"New Zealand is an incredibly diverse country, with its population being made up of people from a variety of racial and cultural backgrounds. Every major ethnic group is represented in New Zealand, creating a truly multicultural atmosphere. The people of New Zealand are very accepting of differences, with thriving communities of minorities usually coexisting peacefully with majority populations. Respect is a core value of the society, and this is reflected in the way that people of different races, religions, and sexual orientations are treated," remarked another expat who made the move to New Zealand.
"There are a surprising number of UK and US immigrants here in addition to the Maori and kiwis of European descent. The latter makes up about 90% of the population according to the latest census info online. Although they generally don't agree with American policy, they can separate individuals from the nation as a whole. People are straight forward and usually friendly. There's a lot of religious tolerance, and the small "religious right" here has less of an impact on mainstream opinion," explained one expat living in Kapiti Coast , New Zealand.
What are the schools in New Zealand like?
"New Zealand schools are mainly state funded and provide free education for students aged 5 to 19 years. Generally, most students attend primary school from age 5 to age 11, followed by secondary school from age 12 to age 18. Education is compulsory from ages 6 to 16, however many schools have an earlier entry points for 5 year olds. New Zealand schools typically follow a three-term academic year with a common summer break from late December to early February. The national curriculum focuses on developing the core skills of reading, writing and maths, and includes a wide variety of subject specialties. In addition, New Zealand schools offer extensive extra-curricular activities, including foreign language classes, sport, music and the arts," commented one expat when asked about in New Zealand.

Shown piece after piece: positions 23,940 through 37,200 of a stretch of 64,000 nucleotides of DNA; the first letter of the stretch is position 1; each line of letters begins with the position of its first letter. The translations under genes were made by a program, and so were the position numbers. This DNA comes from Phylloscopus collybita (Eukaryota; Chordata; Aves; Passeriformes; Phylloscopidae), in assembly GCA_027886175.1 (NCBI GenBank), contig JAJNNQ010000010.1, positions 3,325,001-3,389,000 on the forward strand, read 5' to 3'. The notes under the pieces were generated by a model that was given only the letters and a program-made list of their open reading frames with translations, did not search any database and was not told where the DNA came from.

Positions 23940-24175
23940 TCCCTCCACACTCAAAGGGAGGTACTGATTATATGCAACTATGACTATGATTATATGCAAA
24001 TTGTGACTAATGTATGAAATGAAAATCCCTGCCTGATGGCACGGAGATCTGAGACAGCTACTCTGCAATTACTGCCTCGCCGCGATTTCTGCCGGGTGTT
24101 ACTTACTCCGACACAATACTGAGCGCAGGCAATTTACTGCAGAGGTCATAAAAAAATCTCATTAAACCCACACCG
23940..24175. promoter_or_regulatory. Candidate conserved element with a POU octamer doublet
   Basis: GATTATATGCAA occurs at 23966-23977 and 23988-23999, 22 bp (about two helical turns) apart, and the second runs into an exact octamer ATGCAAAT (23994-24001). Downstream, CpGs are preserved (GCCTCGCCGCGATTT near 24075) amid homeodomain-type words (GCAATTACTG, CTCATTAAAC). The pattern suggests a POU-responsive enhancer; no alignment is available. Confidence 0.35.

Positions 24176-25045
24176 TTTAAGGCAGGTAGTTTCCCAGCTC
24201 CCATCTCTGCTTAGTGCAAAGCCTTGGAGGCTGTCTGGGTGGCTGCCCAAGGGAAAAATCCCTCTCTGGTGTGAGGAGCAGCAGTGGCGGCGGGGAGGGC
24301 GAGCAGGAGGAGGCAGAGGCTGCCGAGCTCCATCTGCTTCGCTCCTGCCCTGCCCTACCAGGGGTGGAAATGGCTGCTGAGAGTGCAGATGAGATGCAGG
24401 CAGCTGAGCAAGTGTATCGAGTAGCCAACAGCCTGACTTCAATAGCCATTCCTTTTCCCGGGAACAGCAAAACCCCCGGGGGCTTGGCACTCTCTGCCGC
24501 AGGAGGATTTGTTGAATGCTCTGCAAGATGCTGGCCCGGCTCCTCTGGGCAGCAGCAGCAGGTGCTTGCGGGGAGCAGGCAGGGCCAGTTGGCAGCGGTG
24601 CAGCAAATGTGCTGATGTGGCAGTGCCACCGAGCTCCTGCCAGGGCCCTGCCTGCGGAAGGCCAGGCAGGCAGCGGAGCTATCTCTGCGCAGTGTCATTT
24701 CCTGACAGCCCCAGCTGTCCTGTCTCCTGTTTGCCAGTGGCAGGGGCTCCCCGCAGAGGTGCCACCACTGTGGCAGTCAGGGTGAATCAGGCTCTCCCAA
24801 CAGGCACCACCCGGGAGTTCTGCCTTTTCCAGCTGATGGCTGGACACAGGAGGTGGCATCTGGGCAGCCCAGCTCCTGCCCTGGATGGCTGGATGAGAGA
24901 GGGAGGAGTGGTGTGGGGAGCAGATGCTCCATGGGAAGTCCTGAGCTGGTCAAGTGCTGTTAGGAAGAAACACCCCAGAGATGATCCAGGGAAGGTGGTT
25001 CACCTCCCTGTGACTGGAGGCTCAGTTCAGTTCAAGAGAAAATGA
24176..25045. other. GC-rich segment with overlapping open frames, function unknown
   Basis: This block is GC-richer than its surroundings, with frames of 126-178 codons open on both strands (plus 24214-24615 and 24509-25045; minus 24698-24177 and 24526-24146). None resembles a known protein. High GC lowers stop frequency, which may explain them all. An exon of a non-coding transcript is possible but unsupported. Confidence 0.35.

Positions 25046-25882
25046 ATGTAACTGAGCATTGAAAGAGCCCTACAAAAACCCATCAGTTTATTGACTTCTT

"It is a very great school that is very religious and is an Anglican School. Students there are very nice and I'm sure they will look after your daughter very carefully," explained one expat in Dunedin, New Zealand with kids at St. Hilda's Collegiate School.
Is the cost of living in New Zealand high?
We asked people how much they someone comfortably live on in New Zealand, they wrote:
"The cost of living in New Zealand is generally considered to be relatively high, particularly when compared with some other parts of the world. The price of basic groceries, rent, and utilities are all generally considered to be more expensive than in other countries," added another expat in New Zealand.
About the Author
Betsy Burlingame is the Founder and President of Expat Exchange and is one of the Founders of Digital Nomad Exchange. She launched Expat Exchange in 1997 as her Master's thesis project at NYU. Prior to Expat Exchange, Betsy worked at AT&T in International and Mass Market Marketing. She graduated from Ohio Wesleyan University with a BA in International Business and German.
Some of Betsy's articles include 12 Best Places to Live in Portugal, 7 Best Places to Live in Panama and 12 Things to Know Before Moving to the Dominican Republic. Betsy loves to travel and spend time with her family. Connect with Betsy on LinkedIn.